Here, we talk to First Code Academy co-founder Kevon Cheung about his passion for technology and how, through his classes, students can hope to learn skills that translate beyond the bounds of tech.
For all the tech-lovers out there, First Code Academy is a must-know. Founded in July 2013, it is Hong Kong’s leading STEM education institution, providing tailored coding programs for kids aged between 4-18. This reputation is not undeserved, as the team has taught over 10,000 students across the Asia-Pacific region and now has six locations including Singapore, Macau, Taiwan, Shenzhen and Shanghai. We sat down with co-founder Kevon Cheung to find out how learning digital literacy and computational thinking skills can change a student’s outlook and discuss how teaching them to younger generations may change the future in technology.
Born and bred in Hong Kong, Kevon grew up with the emerging Internet. After asking his parents for a computer, he was instantly hooked, spending his time after school every day tinkering away rather than playing sport. “I was like, ‘oh, what does Internet Explorer do? Oh, I can use this to go visit websites?’ and that led to, ‘Oh, I can look at other people’s codes and use this to make a website!’” he laughs. It wasn’t long before Kevon started to teach himself coding, which he did mainly by studying the source codes of other websites, copying them, and then rewriting them. “That’s how you learn. You learn from people’s artwork,” he states.
It was at Babson College, Massachusetts that Kevon’s interest in entrepreneurship was sparked. Inspired by his peers, he knew that he, too, would one day start a business. However, he also knew he needed experience outside the classroom – and what better way than to actually start a small company? Whilst Sponfed, his first venture, a platform connecting brand owners with event organisers, never really took off the way First Code has, Kevon learnt a key lesson; “I got a taste of what failure feels like, and I’m really glad that happened.”
Not long after, Kevon met Michelle Sun. At the time, she had just finished her coding program in San Francisco, and with their shared passion, they quickly became friends. She told him something he would never forget; “If you know coding is the thing, it’s totally worth it. There’s no regret.” So, taking her advice, Kevon jumped on a plane and headed to New York for a coding bootcamp, and then made his way to Singapore to become a programmer. Some time later, the pair reconnected on Facebook. Michelle told him that First Code had been running for about a year in Hong Kong, and they were planning to expand to Singapore. Interested in the opportunity, Kevon dived in headfirst and never looked back. Considering Michelle the visionary and himself the operations guy, he credits their complementary skill sets with helping the company go from strength to strength. As he puts it, “Michelle is the person who upgrades the car, and I keep the car running.”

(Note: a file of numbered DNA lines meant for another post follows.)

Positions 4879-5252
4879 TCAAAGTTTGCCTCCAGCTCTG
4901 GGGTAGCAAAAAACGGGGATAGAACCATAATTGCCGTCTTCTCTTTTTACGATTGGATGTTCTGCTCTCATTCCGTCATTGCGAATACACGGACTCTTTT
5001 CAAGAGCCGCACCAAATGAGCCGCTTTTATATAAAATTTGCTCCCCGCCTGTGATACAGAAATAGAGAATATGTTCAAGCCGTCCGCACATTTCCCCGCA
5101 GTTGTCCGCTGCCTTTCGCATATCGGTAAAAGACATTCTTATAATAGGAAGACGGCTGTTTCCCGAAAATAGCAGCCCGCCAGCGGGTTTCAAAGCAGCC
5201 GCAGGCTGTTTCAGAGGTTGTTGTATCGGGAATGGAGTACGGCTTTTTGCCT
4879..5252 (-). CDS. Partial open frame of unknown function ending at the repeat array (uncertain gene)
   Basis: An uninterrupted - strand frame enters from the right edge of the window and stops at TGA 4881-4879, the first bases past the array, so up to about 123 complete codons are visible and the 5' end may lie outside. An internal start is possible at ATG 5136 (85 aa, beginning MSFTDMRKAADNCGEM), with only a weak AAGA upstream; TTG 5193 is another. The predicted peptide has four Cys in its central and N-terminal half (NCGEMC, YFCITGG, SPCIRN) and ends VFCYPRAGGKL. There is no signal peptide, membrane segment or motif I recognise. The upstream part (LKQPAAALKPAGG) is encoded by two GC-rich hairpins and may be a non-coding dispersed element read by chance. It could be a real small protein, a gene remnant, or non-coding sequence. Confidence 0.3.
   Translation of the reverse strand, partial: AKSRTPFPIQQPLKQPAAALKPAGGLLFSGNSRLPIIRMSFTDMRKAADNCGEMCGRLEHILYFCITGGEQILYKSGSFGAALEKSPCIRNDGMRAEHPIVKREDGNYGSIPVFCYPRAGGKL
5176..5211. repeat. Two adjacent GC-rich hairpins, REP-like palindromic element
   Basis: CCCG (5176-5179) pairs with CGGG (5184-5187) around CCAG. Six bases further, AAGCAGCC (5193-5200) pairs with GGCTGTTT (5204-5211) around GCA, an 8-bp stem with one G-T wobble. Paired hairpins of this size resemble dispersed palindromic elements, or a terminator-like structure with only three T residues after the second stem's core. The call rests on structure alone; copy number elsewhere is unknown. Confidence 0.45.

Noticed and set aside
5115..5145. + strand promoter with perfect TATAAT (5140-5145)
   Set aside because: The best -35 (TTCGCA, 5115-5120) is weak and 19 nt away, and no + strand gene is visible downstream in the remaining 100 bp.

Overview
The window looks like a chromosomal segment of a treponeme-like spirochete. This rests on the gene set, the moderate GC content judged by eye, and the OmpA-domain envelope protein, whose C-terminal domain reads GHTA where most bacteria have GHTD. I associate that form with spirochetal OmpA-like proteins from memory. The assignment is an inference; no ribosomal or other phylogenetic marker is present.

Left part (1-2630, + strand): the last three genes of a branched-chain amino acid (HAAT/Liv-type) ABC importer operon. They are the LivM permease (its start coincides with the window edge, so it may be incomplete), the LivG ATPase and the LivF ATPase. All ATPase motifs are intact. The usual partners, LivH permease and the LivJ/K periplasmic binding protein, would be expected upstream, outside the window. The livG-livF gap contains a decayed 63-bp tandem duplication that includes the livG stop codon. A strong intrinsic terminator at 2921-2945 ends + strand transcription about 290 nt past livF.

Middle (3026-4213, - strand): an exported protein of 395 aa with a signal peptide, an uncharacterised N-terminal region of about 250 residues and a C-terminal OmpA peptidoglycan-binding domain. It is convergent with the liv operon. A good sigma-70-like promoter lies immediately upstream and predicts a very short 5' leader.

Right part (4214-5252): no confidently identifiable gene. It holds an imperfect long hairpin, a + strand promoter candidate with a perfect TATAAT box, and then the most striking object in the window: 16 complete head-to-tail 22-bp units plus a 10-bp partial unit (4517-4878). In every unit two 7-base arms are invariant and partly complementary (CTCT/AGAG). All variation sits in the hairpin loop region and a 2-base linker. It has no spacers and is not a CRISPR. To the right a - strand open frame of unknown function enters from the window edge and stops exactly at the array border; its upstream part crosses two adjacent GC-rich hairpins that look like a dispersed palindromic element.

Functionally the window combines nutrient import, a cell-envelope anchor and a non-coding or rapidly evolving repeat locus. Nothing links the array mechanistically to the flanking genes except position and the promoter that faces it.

Three years and counting later, Kevon is still convinced of the benefits of teaching children to code – both in terms of them learning that specific skill and it helping them develop others, such as how to think logically and apply that train of thought to life. “When they create a new feature, they need to break things down and piece them together,” he explains. And, by analysing and deconstructing concepts, they learn problem solving skills. They are also taught presentation skills on Demo Day, where the children present their projects in front of 60-100 people in a process that can be very daunting even for seasoned adults. “This builds up their confidence,” Kevon elaborates, “so coding is not just about the classroom. It’s a lot more than that.”
Kevon hopes that, by inspiring the next generation and empowering them with the skills to become creative leaders, more kids might grow up to become programmers and pioneer the future of technology. As such, First Code commits deeply to the quality of their teachers, sending their teaching elites over to MIT to be certified as Master Trainers. And they continue to update their curriculum, recently branching out to include AI and VR alongside the fundamentals such as mobile apps and web programming. “We want students to stay up-to-date,” he explains. “From their standpoint, they don’t have to worry because they know First Code will take care of them.”
Beyond those skills, Kevon has even broader ambitions to introduce what he terms “the Silicon Valley mindset,” to the Asia-Pacific region. Going through local schooling in Hong Kong, he was put through the city’s infamously rigorous education system of memorising and regurgitating set answers. But, as Kevon later realised, ways of learning are changing. “It’s about being expressive. It’s about trial and error,” he states. “A lot of people don’t know this, but Silicon Valley is famous for being open to failures. They’re actually better than successes, because we learn more when we make mistakes.” This is why First Code consistently encourages students to try out new things. “What’s the worst thing that can happen if you mess up one line of code? The computer won’t explode, right?” Kevon chuckles.
Determined to keep pushing the agenda forward, Kevon has helped his students broaden their outlook, taking some to Shanghai for the Techcrunch Teen Hackathon Challenge in 2017 and running events like the AppJamming Summit since 2014, an app competition where students all across Asia are free to participate. “Kids will be seeing each other and say ‘wow, they’re amazing, how can I be like them?’” Building these sorts of life-changing experiences into courses that teach real skills is at the heart of First Code’s mission. They’re forging the future in more ways than one.
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